Seeding cover crops isn’t an exact science, which is one reason why farmers are often willing to experiment with different methods. A new addition to our 4th annual Strip-Till Operational Benchmark Study (participate in the 2017 survey here) asks farmers what they use to seed cover crops.
Early results reveal a preference for drilling them in, with use of a spreader and aerial seeding not far behind. (See in-depth results and analysis of the benchmark study in the upcoming August issue of No-Till Farmer’s Conservation Tillage Guide).
A smaller percentage are interseeding covers, but Clare, Ill., strip-tiller Trent Sanderson sees this approach particularly economical and efficient. Sanderson and his father, Dan, began strip-tilling 10 years ago and in 2012 began experimenting with cover crops.
“It’s all about practicality and affordability,” Sanderson says of their cover cropping objectives. “In north central Illinois, we don’t have a lot of opportunity for fall seeding cover crops. Aerial application is about our only option, but that can be expensive and there’s not a lot of growing time after our crop comes off.”
Seeking an alternative option for getting cover crops established prior to harvest, the Sandersons started out using a 3-point broadcast seeder to apply about 20 pounds per acre of an annual ryegrass and crimson clover.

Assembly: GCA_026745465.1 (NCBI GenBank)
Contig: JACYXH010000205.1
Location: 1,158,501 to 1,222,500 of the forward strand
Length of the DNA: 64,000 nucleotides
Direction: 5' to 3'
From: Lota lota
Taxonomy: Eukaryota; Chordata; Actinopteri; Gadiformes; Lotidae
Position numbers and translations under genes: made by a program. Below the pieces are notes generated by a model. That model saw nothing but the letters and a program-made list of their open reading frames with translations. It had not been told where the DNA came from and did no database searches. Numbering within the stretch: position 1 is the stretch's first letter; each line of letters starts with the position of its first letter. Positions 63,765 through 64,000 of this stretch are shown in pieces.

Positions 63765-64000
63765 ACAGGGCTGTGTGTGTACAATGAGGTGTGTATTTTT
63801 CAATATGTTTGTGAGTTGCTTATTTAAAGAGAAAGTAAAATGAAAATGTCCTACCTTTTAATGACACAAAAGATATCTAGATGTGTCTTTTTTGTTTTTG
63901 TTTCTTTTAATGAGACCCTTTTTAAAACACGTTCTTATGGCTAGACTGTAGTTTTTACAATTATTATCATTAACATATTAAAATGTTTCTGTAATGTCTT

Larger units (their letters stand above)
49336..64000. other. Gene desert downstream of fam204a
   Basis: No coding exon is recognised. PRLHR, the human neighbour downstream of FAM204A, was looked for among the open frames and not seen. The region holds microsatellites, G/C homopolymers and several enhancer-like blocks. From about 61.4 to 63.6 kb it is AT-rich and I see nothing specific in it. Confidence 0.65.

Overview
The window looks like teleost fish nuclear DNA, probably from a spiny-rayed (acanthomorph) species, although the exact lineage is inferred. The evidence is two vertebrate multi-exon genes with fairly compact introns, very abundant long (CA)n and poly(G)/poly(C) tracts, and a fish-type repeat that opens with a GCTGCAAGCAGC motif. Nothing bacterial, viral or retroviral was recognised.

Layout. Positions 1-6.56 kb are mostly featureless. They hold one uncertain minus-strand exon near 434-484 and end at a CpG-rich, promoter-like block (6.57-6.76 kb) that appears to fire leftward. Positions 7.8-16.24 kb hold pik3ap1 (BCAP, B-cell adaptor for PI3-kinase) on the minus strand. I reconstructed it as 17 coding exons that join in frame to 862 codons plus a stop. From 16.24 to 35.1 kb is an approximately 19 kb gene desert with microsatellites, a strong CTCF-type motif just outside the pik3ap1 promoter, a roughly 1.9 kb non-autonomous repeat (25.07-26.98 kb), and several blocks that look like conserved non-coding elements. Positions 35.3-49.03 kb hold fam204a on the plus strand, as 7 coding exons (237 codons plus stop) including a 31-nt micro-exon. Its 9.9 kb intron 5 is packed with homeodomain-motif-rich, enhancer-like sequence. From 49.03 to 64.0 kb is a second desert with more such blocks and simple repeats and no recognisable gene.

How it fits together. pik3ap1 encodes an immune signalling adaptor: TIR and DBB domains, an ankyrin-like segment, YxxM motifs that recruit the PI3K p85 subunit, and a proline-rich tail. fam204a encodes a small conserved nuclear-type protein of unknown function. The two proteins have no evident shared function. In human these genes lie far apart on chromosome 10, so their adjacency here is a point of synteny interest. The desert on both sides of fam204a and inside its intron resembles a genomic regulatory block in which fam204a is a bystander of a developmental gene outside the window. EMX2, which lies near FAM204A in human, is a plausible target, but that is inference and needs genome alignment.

The setup worked well, but the Sandersons wanted a machine that could seed beneath the tops of corn plants, at about the V6 stage, for a more consistent stand. So they stripped down a old row cultivator and worked with a company to refurbish a 16-outlet Gandy air seeder box.
“We got it for about half the cost of a new one and worked with a local fertilizer supply dealer to purchase some hoses for the unit,” Sanderson says. “The Gandy also came with deflector plates on the bottom, so as the seed comes through it hits those and spreads out into an even pattern.”
While it’s an economical and effective system, Sanderson acknowledges the drawbacks compared to a highboy seeder. They are limited on crop height and pull the Gandy with a John Deere 8300 tractor, which only has 19 inches of clearance.
Still, Sanderson says interseeding adds flexibility to their cover cropping program. They still aerial seed and drill some cover crops, depending on the crop rotation and timing, but having another option spreads out the risk, says Sanderson.
“Overall, we’ve seen about 90% success rate with the interseeding option,” he says.
Hear Trent Sanderson share more about their cover cropping strategies and results in the latest Strip-Till Farmer podcast, “Creating a Cost-Effective Game Plan for Cover Crops in Strip-Till.”
What is your most effective method for seeding cover crops in your strip-till operation? Share your story with me at (262) 777-2441, or send me an email at firstname.lastname@example.org.